Vampire games are quite hard to come by these days. Unlike sports and first person shooter titles, they're very scarce. The 80's did have had a wide array of horror themed games though, including classics like Splatter house and Sweet Home, which gave birth to the Resident Evil series. Castlevania, depending on which way you look at it, is a revolutionary, epic tale of a vampire hunter who is after Dracula, the world's most well known Vampire.
Playing the game is as simple as any other NES game. You venture through each level, killing whatever creature comes before you, collecting upgrades and keeping an eye on your current health. It's an old school staple. The basic gist is hardly complex, but that's what makes it so fun to play. Trying to top your score from the previous level or staying alive for as long as possible proves to be a brutal test for the unprepared. In fact, just making your way through the first level can catch you off guard. Since it's an NES game, you'll come face to face with some of the most irritating enemies to ever be created. The infamous Medusa heads included. Due to all this, some people will drop the game not long into it. It's a shame because even after all these years, it holds up fairly well.
The general controls are just fine. Moving around and attacking is simple enough, considering the lack of buttons you have at your disposal. The platforming is not so great though. You can't really blame the developers here because maneuvering back then was painfully difficult to get right. It's nowhere near as fluid as it is today, so the next time you rage at a jumping puzzle, count yourself lucky that you aren't enduring a game with a lot less programming involved. Like I mentioned before, you collect upgrades to use. These power ups range from extended whip range, additional points, throwing knives and more. Most things that you pick up have a limited use. For instance, once you die after upgrading your whip, it will revert back to it's original form, forcing you to collect it again. It adds more challenge to the overall adventure, and I must say I like it.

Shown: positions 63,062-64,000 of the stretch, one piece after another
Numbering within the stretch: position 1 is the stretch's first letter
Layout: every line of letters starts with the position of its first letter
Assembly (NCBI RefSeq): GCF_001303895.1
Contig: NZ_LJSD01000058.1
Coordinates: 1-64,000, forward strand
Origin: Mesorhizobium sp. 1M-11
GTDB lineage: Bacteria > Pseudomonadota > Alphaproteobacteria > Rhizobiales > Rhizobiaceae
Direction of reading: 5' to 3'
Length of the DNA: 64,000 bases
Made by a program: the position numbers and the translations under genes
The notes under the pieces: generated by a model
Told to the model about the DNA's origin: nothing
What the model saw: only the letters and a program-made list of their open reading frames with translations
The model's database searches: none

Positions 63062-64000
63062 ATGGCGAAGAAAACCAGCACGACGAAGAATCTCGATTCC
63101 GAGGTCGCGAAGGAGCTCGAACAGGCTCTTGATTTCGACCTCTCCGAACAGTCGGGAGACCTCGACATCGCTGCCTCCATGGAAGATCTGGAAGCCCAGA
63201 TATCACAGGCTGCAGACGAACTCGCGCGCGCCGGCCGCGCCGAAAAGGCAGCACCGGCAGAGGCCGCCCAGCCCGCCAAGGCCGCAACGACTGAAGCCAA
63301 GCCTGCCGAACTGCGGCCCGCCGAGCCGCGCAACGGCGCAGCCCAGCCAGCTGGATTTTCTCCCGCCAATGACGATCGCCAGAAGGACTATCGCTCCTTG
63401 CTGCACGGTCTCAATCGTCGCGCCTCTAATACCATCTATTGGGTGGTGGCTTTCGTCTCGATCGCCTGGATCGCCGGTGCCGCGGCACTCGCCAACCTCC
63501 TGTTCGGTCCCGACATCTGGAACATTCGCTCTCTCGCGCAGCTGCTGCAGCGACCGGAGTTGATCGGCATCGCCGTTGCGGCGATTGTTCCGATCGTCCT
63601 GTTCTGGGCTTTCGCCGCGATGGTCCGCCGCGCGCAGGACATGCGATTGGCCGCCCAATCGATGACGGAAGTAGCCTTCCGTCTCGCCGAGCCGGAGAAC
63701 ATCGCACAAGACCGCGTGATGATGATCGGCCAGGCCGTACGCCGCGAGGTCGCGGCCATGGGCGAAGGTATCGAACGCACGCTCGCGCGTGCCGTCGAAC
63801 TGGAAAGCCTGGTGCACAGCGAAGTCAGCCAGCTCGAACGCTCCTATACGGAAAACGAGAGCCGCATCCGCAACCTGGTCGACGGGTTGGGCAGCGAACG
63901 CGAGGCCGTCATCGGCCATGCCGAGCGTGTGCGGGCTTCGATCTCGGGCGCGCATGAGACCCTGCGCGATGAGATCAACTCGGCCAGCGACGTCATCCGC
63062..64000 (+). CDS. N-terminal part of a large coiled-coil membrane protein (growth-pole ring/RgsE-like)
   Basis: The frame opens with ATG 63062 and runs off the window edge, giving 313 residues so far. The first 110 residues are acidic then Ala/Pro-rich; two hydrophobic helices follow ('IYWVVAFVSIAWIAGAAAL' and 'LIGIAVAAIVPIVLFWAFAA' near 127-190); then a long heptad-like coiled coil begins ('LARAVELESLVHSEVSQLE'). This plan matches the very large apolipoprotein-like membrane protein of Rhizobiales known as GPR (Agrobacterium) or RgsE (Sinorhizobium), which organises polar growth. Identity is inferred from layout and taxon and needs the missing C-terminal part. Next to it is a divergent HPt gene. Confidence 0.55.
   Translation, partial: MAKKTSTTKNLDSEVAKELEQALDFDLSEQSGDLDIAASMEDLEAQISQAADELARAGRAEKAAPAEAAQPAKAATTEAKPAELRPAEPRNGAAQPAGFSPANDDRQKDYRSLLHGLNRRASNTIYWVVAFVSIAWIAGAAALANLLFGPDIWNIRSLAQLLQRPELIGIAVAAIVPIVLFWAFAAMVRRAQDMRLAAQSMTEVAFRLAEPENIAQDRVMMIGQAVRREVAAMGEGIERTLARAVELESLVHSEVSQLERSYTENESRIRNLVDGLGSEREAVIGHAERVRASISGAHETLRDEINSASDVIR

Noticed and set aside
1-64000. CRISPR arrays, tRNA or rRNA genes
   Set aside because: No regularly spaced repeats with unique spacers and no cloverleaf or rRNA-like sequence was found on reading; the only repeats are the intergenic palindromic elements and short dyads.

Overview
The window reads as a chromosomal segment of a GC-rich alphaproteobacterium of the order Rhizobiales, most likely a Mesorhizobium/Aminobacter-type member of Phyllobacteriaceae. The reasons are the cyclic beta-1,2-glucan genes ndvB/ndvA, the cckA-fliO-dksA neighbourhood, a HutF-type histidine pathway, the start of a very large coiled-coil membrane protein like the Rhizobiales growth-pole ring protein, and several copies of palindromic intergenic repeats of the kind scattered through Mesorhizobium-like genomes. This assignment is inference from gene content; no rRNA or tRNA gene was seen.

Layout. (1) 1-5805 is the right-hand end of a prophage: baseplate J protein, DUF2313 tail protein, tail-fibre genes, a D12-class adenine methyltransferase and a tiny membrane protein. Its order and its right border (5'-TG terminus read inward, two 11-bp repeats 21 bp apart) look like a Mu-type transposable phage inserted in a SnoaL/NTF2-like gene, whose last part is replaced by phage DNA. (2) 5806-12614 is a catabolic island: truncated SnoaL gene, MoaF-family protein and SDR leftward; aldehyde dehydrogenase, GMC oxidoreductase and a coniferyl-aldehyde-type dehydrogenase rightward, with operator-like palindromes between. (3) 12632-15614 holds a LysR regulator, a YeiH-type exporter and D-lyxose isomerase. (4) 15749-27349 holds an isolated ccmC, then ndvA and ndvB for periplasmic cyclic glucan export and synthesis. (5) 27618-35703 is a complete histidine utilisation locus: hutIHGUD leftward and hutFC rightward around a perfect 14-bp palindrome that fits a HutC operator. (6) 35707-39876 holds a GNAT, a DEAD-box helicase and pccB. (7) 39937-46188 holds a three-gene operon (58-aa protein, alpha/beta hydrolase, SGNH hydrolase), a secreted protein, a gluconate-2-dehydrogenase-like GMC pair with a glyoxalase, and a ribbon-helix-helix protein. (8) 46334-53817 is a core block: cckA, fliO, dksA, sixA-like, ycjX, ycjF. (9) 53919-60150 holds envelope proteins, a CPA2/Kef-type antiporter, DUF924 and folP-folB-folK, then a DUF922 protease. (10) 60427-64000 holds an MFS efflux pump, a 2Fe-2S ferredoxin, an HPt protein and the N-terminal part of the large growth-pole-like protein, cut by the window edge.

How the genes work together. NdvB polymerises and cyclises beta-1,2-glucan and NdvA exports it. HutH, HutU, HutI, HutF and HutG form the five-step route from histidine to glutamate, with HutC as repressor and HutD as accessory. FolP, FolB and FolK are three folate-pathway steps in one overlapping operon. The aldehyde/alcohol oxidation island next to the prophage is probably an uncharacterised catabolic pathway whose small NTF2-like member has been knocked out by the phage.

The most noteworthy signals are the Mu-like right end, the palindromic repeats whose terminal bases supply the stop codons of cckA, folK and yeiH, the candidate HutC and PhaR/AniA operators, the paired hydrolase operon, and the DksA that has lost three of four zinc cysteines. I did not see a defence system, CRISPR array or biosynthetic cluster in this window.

For a game released in the mid 80's, it looks acceptable. Everything looks on par with other games of it's time. It's nothing new or ground breaking, but at least it's not taking any steps back. Now of course the visual aspect isn't going to hold up, but the style and legacy lives on. The game doesn't really have an abundance of predicaments, but it's far from perfect. The boss fights are, in a word, displeasing. Each one has highly unpredictable patterns that are hard to follow. They also dish out a ton of damage, way more than the regular enemies. Even the very first boss that you encounter manages to smack you around like you're nothing. The music in the game has the ability to make your ears bleed if you listen to it for more than a few minutes. Sure, the soundtrack is fantastic the first time you hear it, but you hear it every time you replay a level, and it loops over and over. Let that sink in for a moment.
Castlevania is an old, dinosaur of a game. It's stuck in the past, without a doubt. While it does have absurd boss fights and repetitive music that continues to replay itself, it still manages to be a fun ride. It's definitely not for every gamer, because of it's harsh design, but those who know what they're getting themselves into will be in for a nostalgic treat. It's worth every penny too, because NES games usually cost less than a dollar in this current age. Getting it would be a wise move.